We’ve all heard a well-publicised saying: “Half the money I spend on advertising is wasted; the trouble is I don’t know which half” attributed to half a dozen people.
With the ‘golden quarter’ of Christmas 2019 approaching, UK retailers have unleashed an estimated record £6.8 billion on advertising and window displays. As 2019 marked a quarter of a century anniversary of the first online ad, it was also the first Christmas period that spending online outweighed that on TV, in a total spend of £6.8bn in the final quarter of 2019 in the UK – up nearly 5% on last year, according to the Advertising Association.
As Blue Monday, allegedly the most depressing day of the year hits, it is the time to reflect how effective those campaigns were – especially in light of rather disappointing UK sales. And was it really necessary to splash out on Christmas promotions at the time of economic uncertainty spelling a troubling year for the British retail industry? Another important question on everyone’s minds is how to engage the public ahead of Christmas without it costing the world.
Now that sales numbers are in, we can reflect on the effectiveness of festive campaigns and how they may evolve in the next decade.
1. Successfully capturing the mood of the public and capitalising on it becomes tougher
Eagerly awaited and seen as iconic, John Lewis Partnership’s ad this year was seen and commented on by 9 million people on YouTube within the first two weeks of being released, according to the Drum. Ranked the nation’s third favourite according to a global data science company 4C, it largely failed to translate into sales with revenues taking a major hit of 28.4% during the first full week of trading since Excitable Edgar was released -which could suggest that Christmas adverts don’t necessarily translate to sales.
The partnership attributed the plunge to tough comparisons to 2018, when Black Friday fell on an earlier date.
By comparison, Aldi has run the same character campaign for the last three years, which based on sales seemed to be a more successful approach. In its advert, Aldi made an effort to showcase a range of low-priced foods in a luxury setting, which is not only alighted with the retailers branding and positioning, but also reflects the frugal mood of the public this year, showcasing that magic can happen no matter how much one is able or willing to spend. Aldi’s Amazing Christmas Show was the most powerful ad of Christmas 2019, according to Kantar’s annual research into which festive TV advertising campaigns work best with viewers. Christmas sales at Aldi topped £1bn for the first time in 2019 as a result.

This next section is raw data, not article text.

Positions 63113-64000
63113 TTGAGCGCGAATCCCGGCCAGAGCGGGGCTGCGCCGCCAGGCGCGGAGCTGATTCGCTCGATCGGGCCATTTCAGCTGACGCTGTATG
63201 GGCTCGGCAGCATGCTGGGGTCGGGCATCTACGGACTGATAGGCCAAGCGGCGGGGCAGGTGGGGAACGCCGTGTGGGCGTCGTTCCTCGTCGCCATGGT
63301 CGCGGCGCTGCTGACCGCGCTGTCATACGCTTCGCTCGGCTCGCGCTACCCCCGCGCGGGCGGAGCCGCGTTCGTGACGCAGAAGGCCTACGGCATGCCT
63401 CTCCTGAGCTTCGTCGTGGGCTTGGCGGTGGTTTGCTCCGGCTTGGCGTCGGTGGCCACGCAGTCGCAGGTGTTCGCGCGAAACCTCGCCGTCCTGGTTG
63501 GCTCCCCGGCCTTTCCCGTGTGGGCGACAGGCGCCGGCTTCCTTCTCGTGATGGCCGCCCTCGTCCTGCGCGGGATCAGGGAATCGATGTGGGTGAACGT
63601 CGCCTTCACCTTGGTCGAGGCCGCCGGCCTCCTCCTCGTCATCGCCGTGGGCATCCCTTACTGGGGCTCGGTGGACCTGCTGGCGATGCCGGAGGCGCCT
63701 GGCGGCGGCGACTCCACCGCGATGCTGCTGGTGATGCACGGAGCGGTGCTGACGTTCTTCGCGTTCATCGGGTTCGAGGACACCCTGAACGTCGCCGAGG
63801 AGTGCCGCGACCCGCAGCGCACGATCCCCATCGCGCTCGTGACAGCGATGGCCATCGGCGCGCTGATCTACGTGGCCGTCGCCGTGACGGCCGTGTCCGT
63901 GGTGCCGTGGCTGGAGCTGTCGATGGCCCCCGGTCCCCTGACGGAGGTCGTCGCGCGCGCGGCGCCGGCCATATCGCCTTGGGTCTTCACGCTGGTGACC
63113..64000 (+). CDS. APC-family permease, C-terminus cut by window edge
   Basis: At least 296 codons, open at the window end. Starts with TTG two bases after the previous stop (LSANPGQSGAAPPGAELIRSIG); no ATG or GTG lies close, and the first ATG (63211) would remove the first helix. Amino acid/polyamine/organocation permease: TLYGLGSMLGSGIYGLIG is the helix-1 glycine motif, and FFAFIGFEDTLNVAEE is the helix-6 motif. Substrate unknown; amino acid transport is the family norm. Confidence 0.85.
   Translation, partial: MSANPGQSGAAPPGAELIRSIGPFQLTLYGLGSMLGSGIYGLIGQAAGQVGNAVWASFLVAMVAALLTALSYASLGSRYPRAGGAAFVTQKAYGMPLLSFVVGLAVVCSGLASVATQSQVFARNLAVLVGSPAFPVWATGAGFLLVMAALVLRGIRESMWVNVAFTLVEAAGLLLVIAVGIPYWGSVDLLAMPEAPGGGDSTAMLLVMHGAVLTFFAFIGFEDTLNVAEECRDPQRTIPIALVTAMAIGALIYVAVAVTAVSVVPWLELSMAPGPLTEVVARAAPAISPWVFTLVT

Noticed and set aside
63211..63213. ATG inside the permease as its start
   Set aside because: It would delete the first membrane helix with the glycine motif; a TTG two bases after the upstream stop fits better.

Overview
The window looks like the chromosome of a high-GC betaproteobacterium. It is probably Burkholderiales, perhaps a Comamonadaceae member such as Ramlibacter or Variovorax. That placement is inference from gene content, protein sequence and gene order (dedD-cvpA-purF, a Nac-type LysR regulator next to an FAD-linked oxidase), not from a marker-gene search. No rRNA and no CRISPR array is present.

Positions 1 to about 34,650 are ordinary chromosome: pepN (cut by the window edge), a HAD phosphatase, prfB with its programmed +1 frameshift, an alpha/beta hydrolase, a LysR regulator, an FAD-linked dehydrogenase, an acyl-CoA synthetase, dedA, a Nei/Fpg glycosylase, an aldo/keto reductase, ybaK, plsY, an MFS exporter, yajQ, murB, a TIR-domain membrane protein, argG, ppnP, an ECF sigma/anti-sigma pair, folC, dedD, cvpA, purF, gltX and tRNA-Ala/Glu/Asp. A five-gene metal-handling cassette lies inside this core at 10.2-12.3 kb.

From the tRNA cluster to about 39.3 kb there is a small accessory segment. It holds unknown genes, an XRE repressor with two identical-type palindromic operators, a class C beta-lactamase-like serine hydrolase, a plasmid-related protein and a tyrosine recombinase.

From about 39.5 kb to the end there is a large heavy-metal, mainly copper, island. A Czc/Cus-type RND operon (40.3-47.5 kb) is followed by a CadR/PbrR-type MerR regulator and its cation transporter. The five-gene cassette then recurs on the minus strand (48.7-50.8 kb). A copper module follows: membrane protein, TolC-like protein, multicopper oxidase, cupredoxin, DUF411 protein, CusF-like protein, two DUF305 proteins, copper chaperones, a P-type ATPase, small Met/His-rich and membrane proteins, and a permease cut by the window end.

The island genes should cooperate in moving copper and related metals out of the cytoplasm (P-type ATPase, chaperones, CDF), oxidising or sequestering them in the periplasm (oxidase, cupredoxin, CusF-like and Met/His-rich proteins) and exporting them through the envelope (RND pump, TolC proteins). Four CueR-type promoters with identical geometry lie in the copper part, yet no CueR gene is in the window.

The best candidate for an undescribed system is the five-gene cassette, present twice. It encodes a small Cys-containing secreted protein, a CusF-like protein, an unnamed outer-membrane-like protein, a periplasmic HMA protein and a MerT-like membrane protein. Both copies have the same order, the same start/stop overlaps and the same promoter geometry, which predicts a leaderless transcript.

‘Calculated’ and flexible experimentation seems to be like the right way forward as retailers start planning for the 2020 festive season and beyond.
2. Could TV ads be the ‘half of the advertising budget that is lost’, while experiential activations promising more value for money?
Well established retailers continued pouring money into TV ads in the run up to Christmas. But are they better off investing in experiential and retail campaigns instead? Some have even argued that the fear of missing out (FOMO) has been largely responsible for TV ad spending this year. With four in ten UK viewers now using online video services as their main way of watching television, they are able to skip Christmas ads all together.
Arguably, investing into online and in-app digital adverts can yield more benefits as they are easier to updated and that’s exactly where consumers will be looking for gift ideas. If investment in TV is seen as a prime opportunity to stand out and be seen, there are retailers that, due to a unique offering, don’t need them.
Fortnum & Mason emerged as a clear winner of Christmas ‘window dressing’, transforming its iconic façade into an advent calendar. Not only did it get snapped and shared countless times by the onlookers, it has also promoted a series of extravagant crackers filled with prizes that includes well-stocked hampers, elegant china, afternoon tea, fine dining and an experiential tea masterclass that the store was offering.
Fortnum & Mason reported like-for-like sales growth of 13% over the 2019 Christmas period. Which could be a reflection of clever Christmas campaigning combined with an increased interest in higher-quality products, marking a turn away from “profligate” spending.
Either way, what becomes increasingly clear, is that retailers need to be smarter going forward and really ensure that their Christmas message stays true to the brand and doesn’t become a detached “must have” FOMO campaign that either fails to reach that right audiences or fails to translate into sales.
3. When human creativity fails, AI comes to the rescue
The 2019 Holiday Shopping Report from Adobe Analytics revealed that a mixture of good old-fashioned discounting and high-tech AI helped drive sales. It suggested that AI-powered search and product recommendations drove additional revenue for retailers this holiday season, as 10% of digital orders and 5% of digital revenue came from AI-powered recommendations.
Not surprisingly, with the rise of conversational commerce and the availability of historic data marketeers can effectively utilise the power of data and AI to offer personalised ads, offers and recommendations.
Once marketers are able to gain a deeper understanding of consumer behaviour and needs, they would increasingly be able to set predetermined rules to map past searches complemented by deep learning capabilities – to increasingly ensure ‘half’ of the promotional budget is not waster.
As we are over all the festivities, and back into campaign planning mode, 2020 and the next decade look optimistic. A combination of technology enabling brands to make advertising and marketing more personal, as well as an increasing emphasis on creativity will help brands cut through the digital noise and better emphasise their brand value through the art of storytelling.